- James H. Grant & Daniel S. Hamermesh, 1980. "Labor Market Competition among Youths, White Women, and Others," NBER Working Papers 0519, National Bureau of Economic Research, Inc.
- Olivier Jean Blanchard & Lawrence F. Katz, 1992. "Regional Evolutions," Brookings Papers on Economic Activity, Economic Studies Program, The Brookings Institution, vol. 23(1), pages 1-76.
- Timothy J. Bartik, 1991. "Who Benefits from State and Local Economic Development Policies?," Books from Upjohn Press, W.E. Upjohn Institute for Employment Research, number wbsle, June.
- Robert J. LaLonde & Robert H. Topel, 1991. "Labor Market Adjustments to Increased Immigration," NBER Chapters,in: Immigration, Trade, and the Labor Market, pages 167-199 National Bureau of Economic Research, Inc.
- Robert J. LaLonde & Robert H. Topel, 1989. "Labor Market Adjustments to Increased Immigration," University of Chicago - George G. Stigler Center for Study of Economy and State 55, Chicago - Center for Study of Economy and State.
- Juhn, Chinhui & Murphy, Kevin M, 1997. "Wage Inequality and Family Labor Supply," Journal of Labor Economics, University of Chicago Press, vol. 15(1), pages 72-97, January.
- Chinhui Juhn & Kevin M. Murphy, 1996. "Wage Inequality and Family Labor Supply," NBER Working Papers 5459, National Bureau of Economic Research, Inc.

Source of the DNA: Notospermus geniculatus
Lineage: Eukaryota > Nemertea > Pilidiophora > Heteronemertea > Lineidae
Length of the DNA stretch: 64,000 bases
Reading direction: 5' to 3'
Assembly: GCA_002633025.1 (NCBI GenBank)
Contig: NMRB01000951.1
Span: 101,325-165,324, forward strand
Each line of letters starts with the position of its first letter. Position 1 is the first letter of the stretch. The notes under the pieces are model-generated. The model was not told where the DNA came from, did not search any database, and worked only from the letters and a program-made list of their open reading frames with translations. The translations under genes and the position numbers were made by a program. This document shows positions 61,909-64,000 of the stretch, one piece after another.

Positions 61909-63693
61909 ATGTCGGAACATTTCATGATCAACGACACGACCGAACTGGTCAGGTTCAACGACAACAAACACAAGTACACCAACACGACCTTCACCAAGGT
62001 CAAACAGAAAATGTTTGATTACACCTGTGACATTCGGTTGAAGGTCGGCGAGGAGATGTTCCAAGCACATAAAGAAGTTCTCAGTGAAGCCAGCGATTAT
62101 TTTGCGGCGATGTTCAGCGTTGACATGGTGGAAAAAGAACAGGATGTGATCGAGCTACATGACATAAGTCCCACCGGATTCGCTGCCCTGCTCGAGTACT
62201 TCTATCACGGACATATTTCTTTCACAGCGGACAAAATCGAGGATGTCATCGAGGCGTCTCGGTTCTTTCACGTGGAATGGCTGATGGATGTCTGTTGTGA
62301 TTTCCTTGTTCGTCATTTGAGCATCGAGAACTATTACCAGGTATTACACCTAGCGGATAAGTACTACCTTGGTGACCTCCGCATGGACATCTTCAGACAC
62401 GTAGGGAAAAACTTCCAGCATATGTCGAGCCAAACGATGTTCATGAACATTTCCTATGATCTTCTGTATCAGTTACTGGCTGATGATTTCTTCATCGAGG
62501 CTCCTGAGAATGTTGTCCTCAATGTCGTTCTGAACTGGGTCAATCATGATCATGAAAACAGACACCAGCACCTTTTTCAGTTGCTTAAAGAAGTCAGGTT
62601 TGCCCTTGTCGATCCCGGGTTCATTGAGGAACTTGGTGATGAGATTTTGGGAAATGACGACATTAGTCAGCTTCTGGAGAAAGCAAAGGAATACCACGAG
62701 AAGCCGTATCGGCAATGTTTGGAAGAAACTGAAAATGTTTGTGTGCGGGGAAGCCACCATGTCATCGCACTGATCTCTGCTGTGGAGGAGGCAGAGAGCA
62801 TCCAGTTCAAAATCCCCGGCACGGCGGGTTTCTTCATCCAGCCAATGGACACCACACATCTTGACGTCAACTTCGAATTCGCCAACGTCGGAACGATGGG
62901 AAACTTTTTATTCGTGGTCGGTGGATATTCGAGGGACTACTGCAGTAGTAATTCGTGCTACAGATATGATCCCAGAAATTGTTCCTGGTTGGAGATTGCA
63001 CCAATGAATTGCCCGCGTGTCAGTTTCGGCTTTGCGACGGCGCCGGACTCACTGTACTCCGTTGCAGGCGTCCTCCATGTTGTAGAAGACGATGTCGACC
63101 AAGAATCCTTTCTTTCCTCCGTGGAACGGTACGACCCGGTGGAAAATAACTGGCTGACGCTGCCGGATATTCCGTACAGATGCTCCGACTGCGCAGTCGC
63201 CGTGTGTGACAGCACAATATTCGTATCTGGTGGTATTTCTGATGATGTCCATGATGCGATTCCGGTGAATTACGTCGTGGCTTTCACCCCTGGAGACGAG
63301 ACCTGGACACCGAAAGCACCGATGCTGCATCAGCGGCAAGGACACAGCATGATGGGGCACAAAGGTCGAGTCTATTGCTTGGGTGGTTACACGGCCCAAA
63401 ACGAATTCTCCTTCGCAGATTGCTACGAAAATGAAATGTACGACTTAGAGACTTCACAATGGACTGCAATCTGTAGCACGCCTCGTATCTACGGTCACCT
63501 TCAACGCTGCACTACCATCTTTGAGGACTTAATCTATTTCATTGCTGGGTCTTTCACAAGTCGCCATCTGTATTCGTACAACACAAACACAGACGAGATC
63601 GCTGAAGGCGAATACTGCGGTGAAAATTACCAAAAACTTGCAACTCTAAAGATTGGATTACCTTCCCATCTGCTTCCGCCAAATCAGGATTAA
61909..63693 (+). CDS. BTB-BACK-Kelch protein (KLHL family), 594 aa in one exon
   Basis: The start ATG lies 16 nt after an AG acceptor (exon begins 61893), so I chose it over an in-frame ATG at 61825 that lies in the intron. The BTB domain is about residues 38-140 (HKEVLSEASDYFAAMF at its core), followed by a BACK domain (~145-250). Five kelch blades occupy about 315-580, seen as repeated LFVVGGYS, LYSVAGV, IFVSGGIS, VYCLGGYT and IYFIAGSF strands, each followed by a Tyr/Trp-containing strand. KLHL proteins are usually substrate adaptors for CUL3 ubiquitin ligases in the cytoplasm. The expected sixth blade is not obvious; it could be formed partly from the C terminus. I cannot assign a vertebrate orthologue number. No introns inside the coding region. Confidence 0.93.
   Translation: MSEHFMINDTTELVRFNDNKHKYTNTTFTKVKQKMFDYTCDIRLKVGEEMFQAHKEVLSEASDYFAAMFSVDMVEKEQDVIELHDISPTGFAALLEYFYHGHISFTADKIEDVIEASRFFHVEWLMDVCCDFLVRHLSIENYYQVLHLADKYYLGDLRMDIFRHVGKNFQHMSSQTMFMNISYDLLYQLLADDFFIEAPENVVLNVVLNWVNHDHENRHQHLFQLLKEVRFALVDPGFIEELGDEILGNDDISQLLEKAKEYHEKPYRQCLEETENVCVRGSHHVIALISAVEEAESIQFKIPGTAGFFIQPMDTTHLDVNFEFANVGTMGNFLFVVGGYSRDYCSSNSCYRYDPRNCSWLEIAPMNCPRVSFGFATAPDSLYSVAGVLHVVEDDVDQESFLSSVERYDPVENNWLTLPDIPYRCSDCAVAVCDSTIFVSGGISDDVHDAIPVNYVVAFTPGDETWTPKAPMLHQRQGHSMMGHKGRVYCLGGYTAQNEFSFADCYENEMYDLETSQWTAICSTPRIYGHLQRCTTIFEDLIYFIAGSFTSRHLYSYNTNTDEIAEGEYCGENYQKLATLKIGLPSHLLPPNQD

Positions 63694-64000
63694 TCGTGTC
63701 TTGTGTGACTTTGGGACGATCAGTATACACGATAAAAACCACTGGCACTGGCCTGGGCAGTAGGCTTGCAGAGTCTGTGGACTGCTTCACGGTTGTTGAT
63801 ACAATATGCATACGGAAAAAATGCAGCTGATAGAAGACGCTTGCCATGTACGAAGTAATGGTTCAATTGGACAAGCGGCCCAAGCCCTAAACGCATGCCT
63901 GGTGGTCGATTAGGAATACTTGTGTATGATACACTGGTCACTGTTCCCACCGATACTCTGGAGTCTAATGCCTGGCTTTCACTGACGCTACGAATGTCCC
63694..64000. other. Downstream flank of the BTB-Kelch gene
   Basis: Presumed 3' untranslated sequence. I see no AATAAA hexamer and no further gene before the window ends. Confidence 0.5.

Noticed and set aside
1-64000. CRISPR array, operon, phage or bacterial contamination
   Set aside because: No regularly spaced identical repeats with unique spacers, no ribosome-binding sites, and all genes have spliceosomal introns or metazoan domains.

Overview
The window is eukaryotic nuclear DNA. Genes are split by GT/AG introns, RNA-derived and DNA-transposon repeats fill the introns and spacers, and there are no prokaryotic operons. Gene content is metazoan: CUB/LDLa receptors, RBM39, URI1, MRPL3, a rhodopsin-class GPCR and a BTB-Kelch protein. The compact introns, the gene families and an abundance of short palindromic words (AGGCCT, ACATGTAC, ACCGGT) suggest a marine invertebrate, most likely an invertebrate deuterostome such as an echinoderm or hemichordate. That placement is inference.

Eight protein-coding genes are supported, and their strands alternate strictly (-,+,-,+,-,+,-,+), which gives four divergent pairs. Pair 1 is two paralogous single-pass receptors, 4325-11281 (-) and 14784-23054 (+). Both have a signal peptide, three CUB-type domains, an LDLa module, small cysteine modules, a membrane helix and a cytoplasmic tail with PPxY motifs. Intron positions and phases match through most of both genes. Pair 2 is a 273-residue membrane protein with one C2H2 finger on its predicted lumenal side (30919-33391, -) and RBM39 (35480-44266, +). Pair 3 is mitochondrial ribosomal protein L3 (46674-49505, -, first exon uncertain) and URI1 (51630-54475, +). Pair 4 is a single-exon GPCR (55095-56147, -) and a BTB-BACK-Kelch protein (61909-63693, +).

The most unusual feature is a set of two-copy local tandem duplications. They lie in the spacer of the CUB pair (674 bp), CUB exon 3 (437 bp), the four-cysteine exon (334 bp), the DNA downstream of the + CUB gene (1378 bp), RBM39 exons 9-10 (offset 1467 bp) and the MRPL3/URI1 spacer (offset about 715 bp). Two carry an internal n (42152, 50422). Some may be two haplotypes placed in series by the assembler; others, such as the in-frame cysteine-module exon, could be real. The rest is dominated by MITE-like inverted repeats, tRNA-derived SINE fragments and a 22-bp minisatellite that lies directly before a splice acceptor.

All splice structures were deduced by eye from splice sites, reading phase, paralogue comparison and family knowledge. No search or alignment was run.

- O'Neill, June & Polachek, Solomon, 1993. "Why the Gender Gap in Wages Narrowed in the 1980s," Journal of Labor Economics, University of Chicago Press, vol. 11(1), pages 205-228, January.
- Bound, John & Holzer, Harry J, 1993. "Industrial Shifts, Skills Levels, and the Labor Market for White and Black Males," The Review of Economics and Statistics, MIT Press, vol. 75(3), pages 387-396, August.
- John Bound & Harry J. Holzer, 1991. "Industrial Shifts, Skills Levels, and the Labor Market for White and Black Males," NBER Working Papers 3715, National Bureau of Economic Research, Inc.
- Levy, Frank & Murnane, Richard J, 1992. "U.S. Earnings Levels and Earnings Inequality: A Review of Recent Trends and Proposed Explanations," Journal of Economic Literature, American Economic Association, vol. 30(3), pages 1333-1381, September.